Even though a comprehensive energy security policy is nonexistent, Israel has made some progress in asserting and enunciating a strategy. Natural gas platform defense is now unified under the navy, which is considered to be the only entity capable of protecting the EEZ. Rigs will still have private security forces, but they will always have to coordinate with the IDF. The government also changed the law forbidding the protection of infrastructure outside Israeli territorial waters, enabling the navy to extend its jurisdiction to the EEZ.

Despite the success of these important initiatives, the bigger picture remains a cause for concern. Any energy security policy advanced by Israel must be a comprehensive, concerted, and cohesive effort that mitigates any and every possible threat. Until this strategic necessity becomes a top priority for Israel's policymakers, the country will be subject to enormous risk.

Allison Good is a freelance writer based in Washington, DC. Follow her on Twitter: @Allison_Good1.

Uriel Sinai/Getty Images

The Middle East Channel

World Leaders Bid Farewell to Former Israeli Prime Minister Ariel Sharon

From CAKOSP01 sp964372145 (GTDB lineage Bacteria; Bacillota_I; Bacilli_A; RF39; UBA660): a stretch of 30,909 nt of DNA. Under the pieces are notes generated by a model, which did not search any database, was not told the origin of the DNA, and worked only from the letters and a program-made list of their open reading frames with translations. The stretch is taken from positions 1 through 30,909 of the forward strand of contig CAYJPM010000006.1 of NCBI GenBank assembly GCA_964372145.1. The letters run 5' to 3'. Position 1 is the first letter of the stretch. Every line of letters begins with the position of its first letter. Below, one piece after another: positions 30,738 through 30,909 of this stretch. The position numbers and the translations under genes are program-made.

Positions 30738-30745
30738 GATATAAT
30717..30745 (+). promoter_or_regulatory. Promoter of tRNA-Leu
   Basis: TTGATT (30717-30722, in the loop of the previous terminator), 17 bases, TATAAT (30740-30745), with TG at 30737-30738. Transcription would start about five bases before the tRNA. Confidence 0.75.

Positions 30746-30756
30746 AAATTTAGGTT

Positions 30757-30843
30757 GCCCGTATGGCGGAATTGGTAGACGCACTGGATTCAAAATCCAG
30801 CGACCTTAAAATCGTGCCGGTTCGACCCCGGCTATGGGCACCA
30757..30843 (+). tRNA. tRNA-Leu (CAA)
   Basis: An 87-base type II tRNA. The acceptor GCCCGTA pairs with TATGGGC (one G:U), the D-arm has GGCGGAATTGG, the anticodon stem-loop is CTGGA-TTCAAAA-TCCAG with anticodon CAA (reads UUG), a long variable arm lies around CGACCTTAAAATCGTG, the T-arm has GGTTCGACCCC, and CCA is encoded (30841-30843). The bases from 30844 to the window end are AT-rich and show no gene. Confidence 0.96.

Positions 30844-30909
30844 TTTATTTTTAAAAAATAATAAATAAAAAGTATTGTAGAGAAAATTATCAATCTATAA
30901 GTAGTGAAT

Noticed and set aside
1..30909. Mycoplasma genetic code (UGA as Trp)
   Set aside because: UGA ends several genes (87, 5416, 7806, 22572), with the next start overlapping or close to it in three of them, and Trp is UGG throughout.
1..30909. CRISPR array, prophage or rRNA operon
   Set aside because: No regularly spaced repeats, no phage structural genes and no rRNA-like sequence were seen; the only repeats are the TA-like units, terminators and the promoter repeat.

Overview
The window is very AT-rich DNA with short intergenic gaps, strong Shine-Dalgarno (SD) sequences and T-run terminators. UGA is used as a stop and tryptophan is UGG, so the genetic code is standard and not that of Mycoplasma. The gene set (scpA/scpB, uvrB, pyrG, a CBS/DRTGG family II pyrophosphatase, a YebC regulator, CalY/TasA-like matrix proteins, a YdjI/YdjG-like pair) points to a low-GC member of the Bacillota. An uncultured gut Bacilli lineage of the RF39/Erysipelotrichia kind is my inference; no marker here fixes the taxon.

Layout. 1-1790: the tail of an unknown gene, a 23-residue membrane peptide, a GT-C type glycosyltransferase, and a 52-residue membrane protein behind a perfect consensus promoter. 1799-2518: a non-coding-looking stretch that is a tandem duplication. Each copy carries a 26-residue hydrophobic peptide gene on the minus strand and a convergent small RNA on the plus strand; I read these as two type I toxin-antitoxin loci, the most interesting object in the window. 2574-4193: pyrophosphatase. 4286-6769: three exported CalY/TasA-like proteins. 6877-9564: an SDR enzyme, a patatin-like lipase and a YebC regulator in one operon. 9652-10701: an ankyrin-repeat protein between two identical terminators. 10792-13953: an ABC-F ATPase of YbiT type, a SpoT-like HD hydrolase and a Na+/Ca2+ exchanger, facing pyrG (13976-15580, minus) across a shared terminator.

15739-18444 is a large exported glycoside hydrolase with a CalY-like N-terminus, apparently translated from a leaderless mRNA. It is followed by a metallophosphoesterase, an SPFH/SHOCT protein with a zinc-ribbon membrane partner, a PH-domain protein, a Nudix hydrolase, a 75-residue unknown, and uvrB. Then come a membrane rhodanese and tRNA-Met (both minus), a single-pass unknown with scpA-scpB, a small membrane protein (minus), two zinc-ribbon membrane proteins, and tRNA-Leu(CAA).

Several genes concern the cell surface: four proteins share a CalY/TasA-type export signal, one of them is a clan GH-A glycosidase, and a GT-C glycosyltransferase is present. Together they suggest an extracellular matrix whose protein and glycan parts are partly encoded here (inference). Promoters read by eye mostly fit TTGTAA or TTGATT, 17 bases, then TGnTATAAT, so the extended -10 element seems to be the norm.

Israeli officials and international dignitaries bid farewell at a state ceremony Monday to former Israeli Prime Minister Ariel Sharon, who died at the age of 85 on Saturday. Sharon had been in a coma since suffering from a stroke in 2006. He was one of Israel's greatest, but most controversial, figures. A longtime proponent of Jewish settlements on lands won in war, Sharon surprisingly led a historic withdrawal from the Gaza Strip in 2005. He was revered as an Israeli statesman, but widely hated within the Arab World. No leaders from Arab countries, Africa, or Latin America attended Monday's ceremony. At the memorial, Israeli President Shimon Peres called Sharon "a military legend" who "defended this land like a lion." Prime Minister Benjamin Netanyahu, a political adversary to Sharon, noted, "I did not always agree with Arik, nor did he always agree with me," but he referred to him as "one of the greatest military commanders the Jewish people have had." U.S. Vice President Joe Biden called Sharon "a complex man" whose "actions earned him controversy and even condemnation" but said that "like all historic leaders, all real leaders, he had a north star that guided him." Later, at a service near the Negev city of Sderot, close to the Gaza Strip, Sharon was buried beside his wife, Lilly, at his family ranch. Meanwhile, Palestinian militants fired two rockets from the Gaza Strip on Monday, but neither reached Israel and there were no injuries reported.